The financial impact of COVID-19 on hospitals and health systems has caused healthcare executives to rethink the way they handle their hospital’s financials.

A recent survey conducted by Black Book found that although all of the healthcare CFOs surveyed acknowledge the inevitable revenue decrease for this fiscal year, only 12% reported that they plan to cut spending on the digital transformation of their financial systems.

“It would seem most CFOs understand what the pandemic has proved is the need to speed up digital transformation initiatives to not only survive but to prosper in the new normal,” said President of Black Book Research, Doug Brown.

Getting hospital revenue back to the pre-pandemic level will be a lengthy battle for executives. For a typical 1,000-bed health system that performs 40 surgeries a day, the Advisory Board predicts it will take about 25 weeks to complete all surgeries that were postponed due to COVID-19. Add to that the fact that it takes, on average, 45-60 days for providers to receive reimbursement, compounding the woes of the providers.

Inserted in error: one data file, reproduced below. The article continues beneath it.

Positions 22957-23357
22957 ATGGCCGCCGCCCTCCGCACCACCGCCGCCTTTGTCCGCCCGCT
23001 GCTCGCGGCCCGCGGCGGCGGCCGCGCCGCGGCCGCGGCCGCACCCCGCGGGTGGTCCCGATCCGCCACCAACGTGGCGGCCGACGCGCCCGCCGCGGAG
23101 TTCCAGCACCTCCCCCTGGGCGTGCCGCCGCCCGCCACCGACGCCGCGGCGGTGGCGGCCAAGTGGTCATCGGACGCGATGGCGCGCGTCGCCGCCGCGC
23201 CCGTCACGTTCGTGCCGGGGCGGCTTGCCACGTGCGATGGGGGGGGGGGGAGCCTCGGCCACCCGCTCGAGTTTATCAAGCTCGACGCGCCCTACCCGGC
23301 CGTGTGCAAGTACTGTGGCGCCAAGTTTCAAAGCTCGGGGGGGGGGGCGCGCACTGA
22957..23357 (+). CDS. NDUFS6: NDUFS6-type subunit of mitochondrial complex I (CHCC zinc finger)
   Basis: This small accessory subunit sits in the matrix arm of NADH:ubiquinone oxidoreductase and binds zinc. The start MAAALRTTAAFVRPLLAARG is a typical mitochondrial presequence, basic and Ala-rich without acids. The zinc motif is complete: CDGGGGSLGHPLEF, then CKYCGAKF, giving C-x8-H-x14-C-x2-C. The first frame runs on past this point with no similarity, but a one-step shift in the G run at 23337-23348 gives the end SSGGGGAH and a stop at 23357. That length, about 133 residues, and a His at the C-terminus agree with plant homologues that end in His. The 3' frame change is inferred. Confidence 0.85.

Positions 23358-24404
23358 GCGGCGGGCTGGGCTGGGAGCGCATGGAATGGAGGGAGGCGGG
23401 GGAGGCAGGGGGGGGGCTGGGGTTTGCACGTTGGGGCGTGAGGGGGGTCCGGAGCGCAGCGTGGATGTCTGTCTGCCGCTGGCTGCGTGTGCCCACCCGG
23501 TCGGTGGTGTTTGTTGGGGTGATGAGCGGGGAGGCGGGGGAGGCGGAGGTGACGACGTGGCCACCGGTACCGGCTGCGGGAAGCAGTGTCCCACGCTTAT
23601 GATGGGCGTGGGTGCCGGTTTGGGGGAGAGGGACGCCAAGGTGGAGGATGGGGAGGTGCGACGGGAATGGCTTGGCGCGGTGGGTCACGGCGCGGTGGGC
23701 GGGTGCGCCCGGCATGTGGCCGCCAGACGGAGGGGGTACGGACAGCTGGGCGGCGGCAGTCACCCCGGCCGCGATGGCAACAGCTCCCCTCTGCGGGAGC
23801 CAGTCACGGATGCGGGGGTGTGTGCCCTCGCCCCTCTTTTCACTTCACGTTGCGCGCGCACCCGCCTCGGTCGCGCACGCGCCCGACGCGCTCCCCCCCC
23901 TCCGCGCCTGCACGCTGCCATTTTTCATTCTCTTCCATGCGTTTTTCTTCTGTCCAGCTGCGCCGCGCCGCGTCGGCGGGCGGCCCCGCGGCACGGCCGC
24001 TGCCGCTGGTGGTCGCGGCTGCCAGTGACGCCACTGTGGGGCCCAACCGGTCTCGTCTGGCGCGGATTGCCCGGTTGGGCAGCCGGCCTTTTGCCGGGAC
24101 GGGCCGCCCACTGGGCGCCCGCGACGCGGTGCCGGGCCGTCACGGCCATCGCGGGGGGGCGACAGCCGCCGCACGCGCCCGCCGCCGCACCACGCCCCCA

The Healthcare Financial Management Association (HFMA) surveyed hospital and healthcare executives and found that 89% of respondents expect a decrease in revenue at the end of 2020 compared to their revenue before COVID-19. More specifically, about two-thirds of those surveyed predict a 15% decrease and one-in-five respondents assume a 30% decrease in revenue.

81% of respondents expressed an immediate need for digital transformations. There is a necessity for providing on-demand process-centric and performance-centric dashboards and reports based on advanced probabilistic models using artificial intelligence platforms. Brown also said, “The lack of advanced financial analytic tools, strategic dysfunction caused by failed software integrations and outdated dashboard and decision support systems has put the focus on the immediate technology needs of chief financial officers.”

While an advanced technology system is a requirement to optimize the revenue in response to the public health crisis, pricing models may also shift to accommodate the challenges associated with COIVD-19.